Service complaints will have to be dealt with within eight weeks by financial advisors under new rules published by the Financial Services Authority (FSA) and the Financial Ombudsman Service (FOS).
The new complaint handling rules require all firms to aim to resolve complaints within two months and notify complainants of their right to contact the FOS if dissatisfied.
The rules will come into effect when the Financial Services and Markets Act is activated. The act was passed in October but is unlikely to come into force until 2002.
They also cover who may refer a complaint to the FOS and which firms' activities come within its jurisdiction.
FSA consumer relations director Christine Farnish said the rules came after extensive consultation and drafts published earlier this year. There have been amendments added for clarification and more guidance included.
Farnish said: “These rules are a key element of the regulatory framework to protect financial services consumers. They'll enable retail customers to get their problems dealt with quickly and effectively. Standards of complaint handling by retail firms should improve. Where problems persist and consumers remain dissatisfied with the way a firm has dealt with their complaint, the independent FOS will be available.”
Chief ombudsman Walter Merricks said the service was already functioning as the central contact point for consumers with unresolved complaints about financial firms.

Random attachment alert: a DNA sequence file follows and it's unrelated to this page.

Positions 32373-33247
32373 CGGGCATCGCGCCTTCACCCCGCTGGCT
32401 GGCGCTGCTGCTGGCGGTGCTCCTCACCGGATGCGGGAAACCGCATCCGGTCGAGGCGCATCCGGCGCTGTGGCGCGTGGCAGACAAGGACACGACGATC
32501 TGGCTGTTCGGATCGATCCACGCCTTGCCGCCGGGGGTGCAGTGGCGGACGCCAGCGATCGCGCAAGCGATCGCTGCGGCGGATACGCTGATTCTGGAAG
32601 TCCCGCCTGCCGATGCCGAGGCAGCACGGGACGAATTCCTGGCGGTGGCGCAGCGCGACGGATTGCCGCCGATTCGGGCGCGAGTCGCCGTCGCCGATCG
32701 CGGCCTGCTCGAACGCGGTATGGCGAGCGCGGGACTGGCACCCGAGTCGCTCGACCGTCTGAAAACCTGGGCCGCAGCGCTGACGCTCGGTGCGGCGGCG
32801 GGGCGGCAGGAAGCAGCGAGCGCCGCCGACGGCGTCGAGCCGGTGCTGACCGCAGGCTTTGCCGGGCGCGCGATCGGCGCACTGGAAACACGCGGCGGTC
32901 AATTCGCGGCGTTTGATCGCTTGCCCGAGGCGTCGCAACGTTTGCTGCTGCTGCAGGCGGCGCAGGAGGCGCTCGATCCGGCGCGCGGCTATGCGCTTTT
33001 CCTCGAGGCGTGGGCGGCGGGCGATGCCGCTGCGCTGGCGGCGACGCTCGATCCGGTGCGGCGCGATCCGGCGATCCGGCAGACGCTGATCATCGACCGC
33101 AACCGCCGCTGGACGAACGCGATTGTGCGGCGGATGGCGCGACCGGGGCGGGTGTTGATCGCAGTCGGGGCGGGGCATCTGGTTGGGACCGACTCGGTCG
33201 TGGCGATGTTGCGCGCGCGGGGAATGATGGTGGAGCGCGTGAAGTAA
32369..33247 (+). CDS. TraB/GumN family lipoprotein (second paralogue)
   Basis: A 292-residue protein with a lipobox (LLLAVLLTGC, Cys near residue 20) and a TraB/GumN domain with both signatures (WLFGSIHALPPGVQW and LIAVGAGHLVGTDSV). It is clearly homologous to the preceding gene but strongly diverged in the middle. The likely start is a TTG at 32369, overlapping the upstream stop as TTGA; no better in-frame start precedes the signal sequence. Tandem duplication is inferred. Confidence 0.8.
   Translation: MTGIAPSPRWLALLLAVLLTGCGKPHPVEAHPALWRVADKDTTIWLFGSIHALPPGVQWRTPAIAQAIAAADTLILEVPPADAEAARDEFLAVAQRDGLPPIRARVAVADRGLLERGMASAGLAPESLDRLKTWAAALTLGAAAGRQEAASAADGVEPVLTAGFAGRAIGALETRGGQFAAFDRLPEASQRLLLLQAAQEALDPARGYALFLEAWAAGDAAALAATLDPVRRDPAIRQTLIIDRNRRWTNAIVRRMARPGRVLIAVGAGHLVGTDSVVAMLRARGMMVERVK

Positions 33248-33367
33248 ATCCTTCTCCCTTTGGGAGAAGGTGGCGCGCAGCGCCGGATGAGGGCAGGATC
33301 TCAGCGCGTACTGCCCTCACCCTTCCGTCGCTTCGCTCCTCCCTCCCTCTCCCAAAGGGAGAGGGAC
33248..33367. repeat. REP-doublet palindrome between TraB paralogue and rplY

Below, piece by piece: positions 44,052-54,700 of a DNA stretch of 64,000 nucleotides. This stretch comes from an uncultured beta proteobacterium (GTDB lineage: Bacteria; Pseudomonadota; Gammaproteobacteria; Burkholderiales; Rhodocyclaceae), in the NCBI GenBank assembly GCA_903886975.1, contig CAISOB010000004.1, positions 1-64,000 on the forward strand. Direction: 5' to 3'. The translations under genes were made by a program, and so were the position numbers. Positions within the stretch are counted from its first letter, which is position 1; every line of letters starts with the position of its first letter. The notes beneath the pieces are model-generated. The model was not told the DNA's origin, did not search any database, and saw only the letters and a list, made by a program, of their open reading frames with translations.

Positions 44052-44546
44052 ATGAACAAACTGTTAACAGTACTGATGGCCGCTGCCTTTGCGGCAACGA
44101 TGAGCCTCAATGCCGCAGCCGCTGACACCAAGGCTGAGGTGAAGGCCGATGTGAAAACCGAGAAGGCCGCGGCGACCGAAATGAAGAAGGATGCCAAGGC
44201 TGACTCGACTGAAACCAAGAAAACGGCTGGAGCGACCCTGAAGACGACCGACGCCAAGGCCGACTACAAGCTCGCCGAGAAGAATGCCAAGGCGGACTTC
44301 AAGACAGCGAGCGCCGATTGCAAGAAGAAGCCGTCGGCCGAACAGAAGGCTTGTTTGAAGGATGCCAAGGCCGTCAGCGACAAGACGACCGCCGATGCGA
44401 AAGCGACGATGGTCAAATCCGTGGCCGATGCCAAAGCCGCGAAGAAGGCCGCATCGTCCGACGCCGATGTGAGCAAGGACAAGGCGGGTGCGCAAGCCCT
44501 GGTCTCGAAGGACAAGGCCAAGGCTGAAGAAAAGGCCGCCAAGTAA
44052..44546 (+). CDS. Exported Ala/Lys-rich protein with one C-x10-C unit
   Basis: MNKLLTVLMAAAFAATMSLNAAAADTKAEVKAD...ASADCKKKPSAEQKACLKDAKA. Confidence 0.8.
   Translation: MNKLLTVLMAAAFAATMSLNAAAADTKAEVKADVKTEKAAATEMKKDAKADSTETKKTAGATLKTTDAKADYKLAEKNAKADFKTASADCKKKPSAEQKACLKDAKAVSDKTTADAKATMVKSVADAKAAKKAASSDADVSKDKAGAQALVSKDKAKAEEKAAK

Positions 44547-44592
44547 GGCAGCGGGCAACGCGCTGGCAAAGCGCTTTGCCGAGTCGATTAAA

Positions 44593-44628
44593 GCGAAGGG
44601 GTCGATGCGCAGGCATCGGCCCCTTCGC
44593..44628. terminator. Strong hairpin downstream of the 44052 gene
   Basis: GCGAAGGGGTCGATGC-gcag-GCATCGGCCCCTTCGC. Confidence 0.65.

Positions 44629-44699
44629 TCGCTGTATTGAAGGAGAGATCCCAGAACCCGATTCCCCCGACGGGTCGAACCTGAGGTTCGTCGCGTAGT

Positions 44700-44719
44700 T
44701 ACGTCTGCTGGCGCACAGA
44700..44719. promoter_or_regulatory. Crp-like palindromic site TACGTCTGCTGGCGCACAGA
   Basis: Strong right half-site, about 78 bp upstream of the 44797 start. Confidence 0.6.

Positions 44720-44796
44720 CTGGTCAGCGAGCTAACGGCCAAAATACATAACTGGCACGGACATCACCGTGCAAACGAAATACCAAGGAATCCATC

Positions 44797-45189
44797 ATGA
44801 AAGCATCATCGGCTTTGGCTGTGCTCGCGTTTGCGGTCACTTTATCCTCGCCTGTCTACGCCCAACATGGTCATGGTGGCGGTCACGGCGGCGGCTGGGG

“The publication today of the single set of rules brings us a step closer to finalising the formal framework under which we shall be authorised to work when the new Financial Services and Markets Act is brought into force.”
The other rules are that firms must have effective internal complaint handling procedures in place and that customers must be made aware of these procedures; that the firms must report information about their complaints handling to the FSA twice yearly; that all authorised firms are covered by the FSA on a compulsory basis; that access to the service is open to individuals and firms with an annual turnover of less than £1m; that the ombudsman can make a maximum money award of £100,000 and that the ombudsman can dismiss frivolous or vexatious cases.